The massive amount of data that we produce and share today is the result of advancements made in the semiconductor and magnetic recording industries. As the number of transistors per unit area in integrated circuits continues to rise, power dissipation is reaching alarming levels. Photonics, which essentially is a marriage of semiconductor with laser technology has shown great promise in tackling the issue of power dissipation. The first part of this work focuses on optical isolators, which are essential to halt back-reflections that interfere with the laser source of the photonic systems. Novel terbium iron garnet thin-film optical isolators have been developed on semiconductor platforms and their magneto-optical properties are explored. Modesolver and finite-difference simulations are done to assess their device-feasibility and efficiency. Subsequently, a new photonic device has been developed using current semiconductor microelectronic fabrication techniques. Advancement in magnetic recording is equally vital to keep up with the demand for more data at faster speeds as the current perpendicular recording technique is fast-approaching its areal density limitations. Heat assisted magnetic recording (HAMR) is the next step in the evolution of hard drives. HAMR involves heating of magnetic media using plasmonic near field transducers (NFTs), which must be able to withstand elevated temperatures for extended times. The second part of this work presents a statistical crystallographic study of thermally induced deformation of Au NFTs. Subsequently, the most thermally stable crystallographic orientation for Au NFT has been determined that could lead to significant improvements in HAMR drive reliability.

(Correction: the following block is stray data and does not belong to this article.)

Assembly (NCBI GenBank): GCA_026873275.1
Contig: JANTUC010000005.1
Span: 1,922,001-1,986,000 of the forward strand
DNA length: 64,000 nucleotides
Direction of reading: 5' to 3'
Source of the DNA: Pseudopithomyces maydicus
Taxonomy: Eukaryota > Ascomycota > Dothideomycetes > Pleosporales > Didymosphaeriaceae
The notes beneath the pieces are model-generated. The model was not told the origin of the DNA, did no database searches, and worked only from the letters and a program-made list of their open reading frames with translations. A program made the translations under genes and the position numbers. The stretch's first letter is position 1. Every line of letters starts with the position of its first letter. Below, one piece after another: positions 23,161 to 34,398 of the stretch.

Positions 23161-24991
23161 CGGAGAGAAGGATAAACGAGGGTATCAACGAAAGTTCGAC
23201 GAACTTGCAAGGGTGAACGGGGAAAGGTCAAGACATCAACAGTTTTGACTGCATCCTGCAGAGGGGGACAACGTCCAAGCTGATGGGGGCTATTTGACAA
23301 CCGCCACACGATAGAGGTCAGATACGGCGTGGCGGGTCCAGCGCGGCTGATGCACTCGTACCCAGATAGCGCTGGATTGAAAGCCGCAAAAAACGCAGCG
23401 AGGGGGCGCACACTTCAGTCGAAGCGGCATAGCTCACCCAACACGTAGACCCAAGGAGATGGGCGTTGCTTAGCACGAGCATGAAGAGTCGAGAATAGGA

University of Minnesota Ph.D. dissertation. August 2017. Major: Material Science and Engineering. Advisor: Bethanie Stadler. 1 computer file (PDF); xv, 135 pages.
Development and Characterization of Novel Garnet and Gold Thin Films for Photonic and Plasmonic Applications.
Retrieved from the University of Minnesota Digital Conservancy,
Content distributed via the University of Minnesota's Digital Conservancy may be subject to additional license and use restrictions applied by the depositor.